First veterans graduation ceremony to happen in December

Photo retrieved from FIU Flickr

By: John Munro/Contributing Writer


FIU is getting ready to celebrate its student veterans and commemorate their services with the first veterans graduation ceremony in December 2018.

Travis Dozier, coordinator of Education and Veteran Success at the Veterans and Military Affair office, played a big role in advocating for what he called this long awaited initiative.

Dozier, a veteran, who served 10 years in the army and went overseas to both Iraq and Afghanistan, has been lobbying for the dedicated graduation ceremony since he came to FIU a few years ago. In most universities he’s been to, he said, these ceremonies have already been in place.

On Monday, Dec. 5, 2018, the University will officially begin a separate graduation ceremony every semester in the Parkview Multipurpose Room.

The ceremony will represent not only graduating veterans, but those graduating with a deceased spouse and/or parent in the armed services as well, according to Dozier.

So now, rather than giving “an impersonal graduation ceremony” as Dozier said, it’s being given by the Veteran Center at FIU, just as the Honors College gives special recognition to honors students every semester.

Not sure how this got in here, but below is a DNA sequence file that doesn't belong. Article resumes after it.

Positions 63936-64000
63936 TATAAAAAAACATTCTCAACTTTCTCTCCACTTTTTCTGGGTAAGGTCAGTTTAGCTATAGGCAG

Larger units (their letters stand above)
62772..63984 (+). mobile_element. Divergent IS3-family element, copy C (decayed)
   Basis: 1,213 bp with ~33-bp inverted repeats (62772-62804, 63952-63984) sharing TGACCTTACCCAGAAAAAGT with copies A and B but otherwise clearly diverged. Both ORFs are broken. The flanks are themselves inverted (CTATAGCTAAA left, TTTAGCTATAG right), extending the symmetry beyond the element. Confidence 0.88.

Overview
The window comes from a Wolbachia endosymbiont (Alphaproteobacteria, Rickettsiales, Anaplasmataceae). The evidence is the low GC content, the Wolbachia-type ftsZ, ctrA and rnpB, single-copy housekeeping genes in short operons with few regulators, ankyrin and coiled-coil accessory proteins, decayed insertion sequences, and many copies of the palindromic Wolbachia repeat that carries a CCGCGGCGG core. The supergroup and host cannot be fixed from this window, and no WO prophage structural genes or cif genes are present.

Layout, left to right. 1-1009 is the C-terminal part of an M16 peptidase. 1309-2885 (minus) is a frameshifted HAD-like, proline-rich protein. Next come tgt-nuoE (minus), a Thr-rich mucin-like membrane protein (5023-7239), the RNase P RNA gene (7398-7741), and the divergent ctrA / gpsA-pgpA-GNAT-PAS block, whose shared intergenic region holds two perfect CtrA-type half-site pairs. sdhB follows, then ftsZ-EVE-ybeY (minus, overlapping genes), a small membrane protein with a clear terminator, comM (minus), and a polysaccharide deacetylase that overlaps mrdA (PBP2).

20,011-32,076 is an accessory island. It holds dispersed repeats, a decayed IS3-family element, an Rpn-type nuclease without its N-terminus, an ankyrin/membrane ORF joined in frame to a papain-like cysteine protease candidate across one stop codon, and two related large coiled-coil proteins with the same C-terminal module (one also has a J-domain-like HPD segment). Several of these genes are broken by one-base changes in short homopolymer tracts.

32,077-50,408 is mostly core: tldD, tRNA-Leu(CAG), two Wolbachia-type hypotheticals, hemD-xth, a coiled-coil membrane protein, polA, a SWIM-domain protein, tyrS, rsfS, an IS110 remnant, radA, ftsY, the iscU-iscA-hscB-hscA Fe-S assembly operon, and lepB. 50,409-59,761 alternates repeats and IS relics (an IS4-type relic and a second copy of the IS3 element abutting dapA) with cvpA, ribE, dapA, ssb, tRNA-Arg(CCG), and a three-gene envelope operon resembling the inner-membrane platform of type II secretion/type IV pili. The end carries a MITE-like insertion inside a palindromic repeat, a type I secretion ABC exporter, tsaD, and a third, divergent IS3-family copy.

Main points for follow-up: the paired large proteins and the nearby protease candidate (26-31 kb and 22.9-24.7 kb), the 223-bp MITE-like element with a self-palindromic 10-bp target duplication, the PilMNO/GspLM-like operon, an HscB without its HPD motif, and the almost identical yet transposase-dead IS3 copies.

To sign up to attend the event, students and veterans can visit eventbrite and search for it, or ask for more info at the Veterans and Military Affairs office next to the Student Health Center.

Signing up on Eventbrite can acquire you access to the event, however being a family member gives you priority depending on the number of people attending.

In preparation for the graduation, within the next month, Dozier is searching for “donors and non-profits” to attend the ceremony, such as Brian Lynch, who has been appointed by Dozier to be the key-speaker.

Every graduation has a key-speaker and for veterans, Dozier asked Brian Lynch, Director of Mission United, a few months before at a speaking event for veterans

Lynch, a marine corps veteran who served for 15 years, serving in many operations such as Desert Storm during the Gulf War, finished his service in 2000.

Lynch established Mission United, a non-profit organization to help veterans transition back into society, in 2012.

Lynch told Student Media his organization helps veterans with what he calls the “six pillars: employment services, legal assistance, education, health, financial services and housing support.

Lynch helps veterans find jobs, as they transition back into society, as the job market is more difficult than it was before for veterans.

Getting back into civilian life can be challenging at times, according to Dozier, and groups like this can be very beneficial.

“We cannot think of veterans as one a whole, but instead understand they each have individual problems,” said Dozier, who said he has experienced mental trauma with PTSD.

On his relationship with FIU to support student veterans with this graduation, Lynch said the University has been a great partner.

“FIU has been incredibly supportive of veteran initiatives, and Mission United is glad to be a part of this,” said Lynch.

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